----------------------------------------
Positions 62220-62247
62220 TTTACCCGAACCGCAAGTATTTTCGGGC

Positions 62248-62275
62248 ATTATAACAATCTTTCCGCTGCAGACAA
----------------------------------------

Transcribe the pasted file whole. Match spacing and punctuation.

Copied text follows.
Positions 62220-62247
62220 TTTACCCGAACCGCAAGTATTTTCGGGC

Positions 62248-62275
62248 ATTATAACAATCTTTCCGCTGCAGACAA